Put Down That Turkey Leg! Lincoln University Has Its Eye on Your Waistline
From the New York Times:
You might worry about your body weight fluctuating in college, but did you ever think that gaining the notorious freshman 15 could keep you from graduating?
National Public Radio reported this week that at Lincoln University, a historically black college in rural Pennsylvania, more than 20 students are in jeopardy of not receiving diplomas because of their weight.
In 2006, the university instituted a requirement that a student’s body mass index, calculated as weight in pounds divided by height in inches squared, be measured upon matriculation. Students with a B.M.I. exceeding 30 — the threshold of obesity — must take a special one-credit gym class to graduate.
The first class subject to this rule is due to don caps and gowns this spring, and the 15 percent of students whose B.M.I. was judged to be excessive back in 2006 must have taken HPR 103 fitness walking/conditioning to receive their bachelor’s degrees. Some 24 seniors still must take the class, with one semester to go.
– Rebecca Ruiz, for The New York Times
Like Hampton University’s aquatics program (developed in response to the high proportion of drowning victims who are Black), Lincoln University’s BMI requirement was instituted in order to address a public health issues that hits Black communities particularly hard. With diabetes and obesity afflicting greater and greater numbers of African American people at younger and younger ages, many African Americans believe it is time for Black leaders, organizations, and institutions to take action.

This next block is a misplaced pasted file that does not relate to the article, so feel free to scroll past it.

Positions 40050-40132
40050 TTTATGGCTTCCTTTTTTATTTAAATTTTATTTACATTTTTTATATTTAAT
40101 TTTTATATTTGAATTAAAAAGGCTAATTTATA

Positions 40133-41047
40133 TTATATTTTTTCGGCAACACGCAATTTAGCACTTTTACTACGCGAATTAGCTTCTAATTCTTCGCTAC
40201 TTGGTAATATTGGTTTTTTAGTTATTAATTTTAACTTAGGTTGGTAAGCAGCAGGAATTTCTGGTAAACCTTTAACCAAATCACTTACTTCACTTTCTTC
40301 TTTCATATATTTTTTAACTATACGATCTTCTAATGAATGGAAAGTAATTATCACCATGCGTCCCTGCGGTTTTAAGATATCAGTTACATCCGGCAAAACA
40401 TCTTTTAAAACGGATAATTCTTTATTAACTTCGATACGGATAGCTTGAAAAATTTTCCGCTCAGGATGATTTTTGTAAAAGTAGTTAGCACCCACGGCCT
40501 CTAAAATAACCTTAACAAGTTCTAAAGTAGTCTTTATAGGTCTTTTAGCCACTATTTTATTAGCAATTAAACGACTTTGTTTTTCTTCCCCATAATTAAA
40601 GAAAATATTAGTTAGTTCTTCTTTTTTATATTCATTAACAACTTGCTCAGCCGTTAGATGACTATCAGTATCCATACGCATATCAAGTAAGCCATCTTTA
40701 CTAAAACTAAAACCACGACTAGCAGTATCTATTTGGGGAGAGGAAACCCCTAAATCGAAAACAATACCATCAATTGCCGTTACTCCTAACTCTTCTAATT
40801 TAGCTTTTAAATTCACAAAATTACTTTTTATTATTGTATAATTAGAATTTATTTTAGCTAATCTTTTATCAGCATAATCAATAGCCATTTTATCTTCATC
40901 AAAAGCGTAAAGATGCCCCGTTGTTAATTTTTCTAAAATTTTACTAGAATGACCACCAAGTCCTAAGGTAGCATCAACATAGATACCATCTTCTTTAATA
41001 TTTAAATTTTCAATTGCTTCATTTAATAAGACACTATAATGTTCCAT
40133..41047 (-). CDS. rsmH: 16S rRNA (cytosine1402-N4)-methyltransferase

I admire Lincoln University for seeking to address Black rates of obesity, but I am disappointed in the ham-handed approach. Shaming people by singling them out for their BMI is more likely to harm than help those individuals who are already struggling with weight and body image issues.
Hampton has had significant success in getting more Black men and women to learn to swim and to make swimming a part of their fitness program, simply by increasing awareness of the importance of knowing how to swim and then making competent and compassionate instruction readily available to the campus community.
Lincoln University could learn a lot from Hampton’s approach. An on-campus awareness campaign to inform students of the benefits of healthy eating and regular exercise might be a good replacement for the current BMI requirement. Increased instruction in fitness, weight training, and other non-team-based althletic activities (kayaking, hiking, yoga, martial arts) at times that are convenient for students (including evenings and weekends) would also be a big help. Events like a “Lincoln Challenge,” in which administrators, faculty, and students would join together to achieve specific fitness goals might also be a good idea. Ideally, those goals would be related to weight only indirectly (like being able to run, bike, walk, or swim a certain distance). Perhaps Lincoln could hold a 10k or team traithlon at the end of the school year.
There are so many ways to encourage people to make healthier eating and activity choices without undertaking such a punitive and shame-based approach as the HPR 103 requirement for those with a 30+ BMI. I would have expected more sensitivity and thoughtfulness from this outstanding institution. The Lincoln U faculty seems poised to overturn this requirement at an upcoming meeting.